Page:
Brown's entire rant below is the very cherry-picking he deplores. It is a highly selective coverage of the relevant facts that ignores facts that do not suit him. It is an extended outpouring of abuse with only the most glancing scientific references and a total lack of epistemological sophistication. It is a polemic, a Gish gallop in fact. It is not nearly a scientific treatise. It is Brown who has embraced pseudoscience and its deceptive tactics in a post-truth world
As a scientist, I expect the Trump presidency to have a curious familiarity.
Why? Because the relentless stream of falsehoods and character attacks of Trump’s campaign mainstreamed disinformation tactics that biologists, immunologists and climate scientists have come to know and despise.
Trump has embraced pseudoscience and its accompanying conspiracy theories. He’s tweeted that climate change is a hoax and vaccines cause autism.
Trump has met with Andrew Wakefield, whose fraudulent 1998 study kickstarted the modern anti-vaccine movement. And he has just appointed a climate change denier to lead the Environmental Protection Agency.
These pseudoscience communities are nothing new, and they haven’t even bothered to rebadge themselves as “alt-science” (yet).
It’s critical that the broader community learns from the grim experience of scientists when dealing with these attacks. Often scientists failed to appreciate that many public arguments about science are actually political battles, rather than evidence-based discussions. Raw political battle isn’t about seeking truth and reasoned argument. It’s about winning news cycles and elections.
Scientific argument is often methodical, technical and slow. Perhaps this is exemplified by the biggest scientific announcement of 2016, the detection of gravitational waves, which were predicted by Einstein a century ago.
I’m engaged in a scientific argument right now about how rapidly galaxies form stars. My key points are in a 10,000-word manuscript detailing the data, methods, comparison with prior studies, and conclusions. An anonymous astronomer is reviewing that manuscript, and I expect my article to be published in 2017.
So if commentators or politicians demand “an honest debate” about science, what are they doing?
First, don’t ignore the adjective “honest”, with its veiled implication of dishonesty. It can be the starting point for conspiracy theories, with scientists and organisations around the globe manipulating science for no good.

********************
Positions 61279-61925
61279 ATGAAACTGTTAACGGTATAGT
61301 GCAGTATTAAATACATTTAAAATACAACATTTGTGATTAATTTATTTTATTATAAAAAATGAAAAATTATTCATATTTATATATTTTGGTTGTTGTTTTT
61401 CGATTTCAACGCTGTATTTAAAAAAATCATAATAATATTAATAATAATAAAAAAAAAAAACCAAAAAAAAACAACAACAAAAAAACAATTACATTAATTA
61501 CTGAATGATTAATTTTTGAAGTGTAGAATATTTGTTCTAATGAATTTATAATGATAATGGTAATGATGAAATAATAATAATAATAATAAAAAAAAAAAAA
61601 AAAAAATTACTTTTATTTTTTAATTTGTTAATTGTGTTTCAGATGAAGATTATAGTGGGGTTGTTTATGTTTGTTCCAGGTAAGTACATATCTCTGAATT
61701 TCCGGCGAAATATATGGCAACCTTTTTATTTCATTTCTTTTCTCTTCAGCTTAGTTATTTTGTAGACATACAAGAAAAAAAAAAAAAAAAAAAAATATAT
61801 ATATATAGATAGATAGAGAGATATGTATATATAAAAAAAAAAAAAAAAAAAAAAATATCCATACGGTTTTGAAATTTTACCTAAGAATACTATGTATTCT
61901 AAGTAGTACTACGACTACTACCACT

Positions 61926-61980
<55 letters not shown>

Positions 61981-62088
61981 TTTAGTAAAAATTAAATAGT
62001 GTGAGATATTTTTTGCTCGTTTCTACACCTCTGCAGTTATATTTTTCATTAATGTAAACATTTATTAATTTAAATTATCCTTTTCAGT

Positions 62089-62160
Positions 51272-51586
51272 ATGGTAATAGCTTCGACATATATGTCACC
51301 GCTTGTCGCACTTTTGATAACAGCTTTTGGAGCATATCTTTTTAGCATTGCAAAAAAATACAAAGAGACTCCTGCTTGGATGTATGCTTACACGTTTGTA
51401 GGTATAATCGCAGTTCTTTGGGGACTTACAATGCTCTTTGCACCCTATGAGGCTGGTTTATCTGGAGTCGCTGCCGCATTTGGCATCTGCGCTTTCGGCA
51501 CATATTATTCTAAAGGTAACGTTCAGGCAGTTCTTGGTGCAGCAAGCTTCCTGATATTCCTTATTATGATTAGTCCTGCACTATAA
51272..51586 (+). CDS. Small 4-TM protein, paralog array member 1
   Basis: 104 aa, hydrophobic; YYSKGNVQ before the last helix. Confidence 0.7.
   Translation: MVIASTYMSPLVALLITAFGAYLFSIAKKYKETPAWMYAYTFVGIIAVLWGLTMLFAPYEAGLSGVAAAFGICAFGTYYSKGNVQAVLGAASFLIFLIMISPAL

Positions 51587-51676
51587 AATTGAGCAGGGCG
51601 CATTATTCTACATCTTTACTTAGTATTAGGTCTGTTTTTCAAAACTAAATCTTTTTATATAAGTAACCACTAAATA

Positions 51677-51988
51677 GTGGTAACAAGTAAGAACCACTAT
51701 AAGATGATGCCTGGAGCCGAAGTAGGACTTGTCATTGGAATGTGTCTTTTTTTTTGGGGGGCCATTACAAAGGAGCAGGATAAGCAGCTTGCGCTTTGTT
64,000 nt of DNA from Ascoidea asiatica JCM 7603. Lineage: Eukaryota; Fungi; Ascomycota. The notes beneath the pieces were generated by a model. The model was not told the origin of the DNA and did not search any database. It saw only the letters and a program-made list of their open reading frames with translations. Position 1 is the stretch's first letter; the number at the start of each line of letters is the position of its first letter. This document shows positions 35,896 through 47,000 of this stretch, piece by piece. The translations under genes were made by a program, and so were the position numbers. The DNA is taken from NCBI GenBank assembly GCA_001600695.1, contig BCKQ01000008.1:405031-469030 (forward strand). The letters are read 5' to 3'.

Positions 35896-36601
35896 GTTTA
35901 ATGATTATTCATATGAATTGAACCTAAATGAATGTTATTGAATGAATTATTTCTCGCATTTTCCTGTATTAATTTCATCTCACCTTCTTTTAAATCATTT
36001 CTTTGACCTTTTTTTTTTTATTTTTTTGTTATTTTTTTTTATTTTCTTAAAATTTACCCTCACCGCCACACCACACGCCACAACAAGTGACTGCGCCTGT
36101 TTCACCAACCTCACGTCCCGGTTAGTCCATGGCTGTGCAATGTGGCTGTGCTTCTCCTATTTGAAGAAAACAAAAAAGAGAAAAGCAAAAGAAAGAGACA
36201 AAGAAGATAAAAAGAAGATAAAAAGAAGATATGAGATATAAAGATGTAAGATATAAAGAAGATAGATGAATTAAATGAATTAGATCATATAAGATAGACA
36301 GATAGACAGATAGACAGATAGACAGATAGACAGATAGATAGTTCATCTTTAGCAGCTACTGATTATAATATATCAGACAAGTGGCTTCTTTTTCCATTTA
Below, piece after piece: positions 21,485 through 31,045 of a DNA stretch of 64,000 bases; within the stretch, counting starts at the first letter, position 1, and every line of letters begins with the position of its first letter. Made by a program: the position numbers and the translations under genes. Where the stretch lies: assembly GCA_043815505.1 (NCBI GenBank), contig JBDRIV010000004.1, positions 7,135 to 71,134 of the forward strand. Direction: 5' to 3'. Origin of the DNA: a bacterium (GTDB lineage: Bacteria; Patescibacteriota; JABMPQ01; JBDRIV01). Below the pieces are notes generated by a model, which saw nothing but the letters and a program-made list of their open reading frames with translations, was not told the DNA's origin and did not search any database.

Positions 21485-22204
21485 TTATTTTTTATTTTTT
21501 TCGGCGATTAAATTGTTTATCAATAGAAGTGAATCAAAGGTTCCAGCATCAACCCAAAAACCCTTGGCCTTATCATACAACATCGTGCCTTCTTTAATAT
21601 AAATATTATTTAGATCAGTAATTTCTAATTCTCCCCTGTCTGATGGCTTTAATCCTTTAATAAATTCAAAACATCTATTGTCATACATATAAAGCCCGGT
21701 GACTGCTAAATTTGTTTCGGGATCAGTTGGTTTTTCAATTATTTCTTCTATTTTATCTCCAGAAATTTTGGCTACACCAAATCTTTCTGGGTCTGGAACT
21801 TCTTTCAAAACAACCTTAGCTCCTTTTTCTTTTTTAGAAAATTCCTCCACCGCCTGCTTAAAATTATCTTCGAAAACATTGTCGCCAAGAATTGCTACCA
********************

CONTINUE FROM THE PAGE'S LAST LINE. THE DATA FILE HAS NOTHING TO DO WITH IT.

What kind of debate is being sought? Are both sides going to face off by undertaking years of research and submitting 10,000-word manuscripts to scientific journals? Not likely.
Often a very literal debate is being sought, either on television, radio or stage. We find such debates, with their rhetorical flourishes, provocative and entertaining but they rarely advance science.
When Albert Einstein and Phillip Lenard debated relativity in 1920, Einstein wasn’t the clear winner. Perhaps the audience and newspapers that dutifully reported the debate didn’t appreciate that Lenard’s arguments about fictitious gravitational fields were wrong.
Demands for debate – such as the recent call for one by Australian One Nation Senator Malcolm Roberts – are often seeking formats where even Einstein couldn’t win an argument about relativity.
They provide theatre and column inches. And critically, they provide equal billing for scientists and those who’ve never truly engaged in science. They embrace false equivalence.
Who am I?
I’m a scientist, but on Twitter people have some strange ideas about who I am. I’ve been accused of being a “warmist” and “alarmist” who is on the “gravy train” with a “bed wetting agenda”. (For the record, I prefer people not to wet their beds.)
I’ve encountered these accusations when discussing evidence, and they’re a means of derailing discussion. “Warmist” and “alarmist” are attempts to frame scientific findings as extreme political positions. Creationists can play this game too, preferring “evolutionism” to “evolutionary biology”. This tactic falsely reframes the argument as a debate between competing and equivalent ideological positions.
It doesn’t matter if the accusations have no factual basis, embrace conspiracy theories or are insincere. That’s not the point. I’ve been accused of using neo-fascist techniques and neo-Marxist attacks on the same day. Donald Trump has never provided evidence that climate change is a “hoax”, with its accompanying global conspiracy of scientists.